And I propose that if we are to look for any example of hell on earth we must look to the specific moment while Christ was on the cross as a propitiation for our sins; that is, taking on the sins of the world which were laid upon him (Isaiah 53:4-6; Romans 3:25; Hebrews 2:17; 1 John 2:2; 4:10).  In that moment, when it appeared that Jesus was isolated from the Father, he cried out, “Eli, Eli, lema sabachthani?” which means "My God, my God, why have you forsaken me?" (Matthew 27:46, Mark 15:34).  In that moment, Jesus was making a way for us.  And if anything were going to make an argument for hell on earth, it must be this moment.

Next up, "Love Wins by Rob Bell (Chapter 4)."

* I have no material connection to Rob Bell or his book, Love Wins.
** Photo of "The Poor Lazarus at the Rich Man's Door" by James Joseph Jacques Tissot is used with permission from the Brooklyn Museum.

Tithing: It's About Heart

Introduction.  In First Corinthians, Paul writes (in part) to the church in Corinth about a collection that is being taken up (16:1-4).  The money will support and care for the believers in Jerusalem who were likely in hiding during a time of persecution.  Malachi 3:10a says “Bring the full tithe to the storehouse.”  Twice Paul quotes Deuteronomy 25:4, that “you shall not muzzle an ox when it is treading the grain” (ESV), and in his first letter to Timothy he says, “Let the elders who rule well be considered worthy of double honor, especially those who labor in preaching and teaching” (ESV), making an argument that ministers of the gospel should be paid.  While all of these passages are used in support of giving or tithing to God through the Church, the means of ministry funds is not what God is after.  God, as the Bible teaches, is after the believer’s affection.   Giving the first fruits, be it money or otherwise, is more a work happening within the believer than anything else.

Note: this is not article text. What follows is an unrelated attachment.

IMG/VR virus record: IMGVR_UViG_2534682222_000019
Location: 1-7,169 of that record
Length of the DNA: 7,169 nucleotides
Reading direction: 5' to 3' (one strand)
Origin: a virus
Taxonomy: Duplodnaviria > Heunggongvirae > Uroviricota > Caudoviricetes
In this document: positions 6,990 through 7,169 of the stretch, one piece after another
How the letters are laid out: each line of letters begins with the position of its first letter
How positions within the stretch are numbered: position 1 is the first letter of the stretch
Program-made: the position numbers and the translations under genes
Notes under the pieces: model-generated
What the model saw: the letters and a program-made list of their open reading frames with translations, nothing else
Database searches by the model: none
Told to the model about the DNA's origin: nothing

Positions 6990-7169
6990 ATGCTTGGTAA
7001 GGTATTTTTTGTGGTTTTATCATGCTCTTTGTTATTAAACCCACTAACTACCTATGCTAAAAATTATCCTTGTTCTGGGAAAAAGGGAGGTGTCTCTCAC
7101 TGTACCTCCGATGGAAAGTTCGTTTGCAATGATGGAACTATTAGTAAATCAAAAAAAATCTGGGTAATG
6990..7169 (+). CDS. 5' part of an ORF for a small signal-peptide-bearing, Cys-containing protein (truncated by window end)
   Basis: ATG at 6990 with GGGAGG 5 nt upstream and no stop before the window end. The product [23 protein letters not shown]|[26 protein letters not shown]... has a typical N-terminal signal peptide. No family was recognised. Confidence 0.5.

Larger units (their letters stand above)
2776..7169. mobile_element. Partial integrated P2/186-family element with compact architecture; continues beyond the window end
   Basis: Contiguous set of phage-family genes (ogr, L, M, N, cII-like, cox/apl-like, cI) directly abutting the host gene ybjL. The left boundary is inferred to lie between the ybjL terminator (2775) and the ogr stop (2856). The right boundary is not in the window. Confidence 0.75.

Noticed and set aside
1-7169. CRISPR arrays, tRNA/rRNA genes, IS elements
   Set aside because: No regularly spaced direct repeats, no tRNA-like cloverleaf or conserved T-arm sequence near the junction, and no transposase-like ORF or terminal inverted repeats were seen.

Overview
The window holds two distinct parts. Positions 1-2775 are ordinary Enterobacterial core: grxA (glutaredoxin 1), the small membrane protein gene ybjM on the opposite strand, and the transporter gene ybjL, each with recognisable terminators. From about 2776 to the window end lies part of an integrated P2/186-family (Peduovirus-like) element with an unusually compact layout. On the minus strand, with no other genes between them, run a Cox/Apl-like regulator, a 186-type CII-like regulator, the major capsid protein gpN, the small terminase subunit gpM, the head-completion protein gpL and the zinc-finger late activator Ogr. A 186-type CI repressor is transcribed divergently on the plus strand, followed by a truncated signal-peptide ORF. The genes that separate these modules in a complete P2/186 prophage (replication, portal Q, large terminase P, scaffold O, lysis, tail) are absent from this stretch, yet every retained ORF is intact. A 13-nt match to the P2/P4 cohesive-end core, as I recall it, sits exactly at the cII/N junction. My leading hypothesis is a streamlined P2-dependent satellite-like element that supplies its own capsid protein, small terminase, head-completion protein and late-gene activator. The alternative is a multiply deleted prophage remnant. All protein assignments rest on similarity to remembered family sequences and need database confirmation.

God does not NEED your money It is a mistake to think the work of God’s desire will not happen if we, the Church, do not raise the money for his will.  While reflecting on God and his own life, Job said, “Naked I came from my mother’s womb, and naked shall I return.  The LORD gave, and the LORD has taken away; blessed be the name of the LORD” (Job 1:21, ESV).  Job understood that he came into the world with nothing.  All that he had and all that he lost was a blessing from God, but he did not have a greater claim than God to any of it because it was all God’s to give and take.  Leviticus 27:30 teaches that every tithe, whether it is willfully given to God or not belongs to God, and the rest of Malachi 3:10 says that withholding this tithe is actually stealing from God.  Psalm 50:8-12 reads, "I have not complaint about your sacrifices or the burnt offerings you constantly offer.  But I do not the bulls from your barns or the goats from your pens.  For all the animals of the forest are mine, and I own the cattle on a thousand hills.  I know every bird on the mountains, and all the animals of the field are mine.  If I were hungry, I would not tell you, for all the world is mine and everything in it" (NLT).
When the King Ahasuerus’ edict demanded to have all the Jews killed, Mordecai asked Esther to appeal to her husband, the king, in order to save the Jews from genocide.  In verses 4:13-14, Mordecai says to Ester, "Do not think to yourself that in the king's palace you will escape any more than all the other Jews.  For if you keep silent at this time, relief and deliverance will rise for the Jews from another place, but you and your father's house will perish.  And who knows whether your have not come to the kingdom for such a time as this?”  (Esther 4:13-14, ESV, emphasis added)  Mordecai understood that God will have it his way whether it works through Esther or through some other avenue or person, but Esther had the opportunity in that moment to be faithful and obedient to God.  Giving to the Church is much the same way—we can be obedient to the Bible and give or not, but our disobedience will not keep our Sovereign from accomplishing his will.  However, this is not a reason not to give our tithes and offering to God as he as instructed. 
It is about the heart.  In the 18th chapter of Luke (also Matthew 19 and Mark 10), a rich man asked Jesus what he must do to have eternal life.  Jesus asked him if was he had kept the last five Commandments.  The man had since his youth.  But then Jesus went after the real issue—the man's idol, that is, the love of his great wealth.  The rich man had placed his love of money above his love of God, thus violating the First Commandment.  Every sin we commit can generally be tied back to placing something above God, worshiping an idol rather than the living God.  One of the most prevalent idols in the West today is money.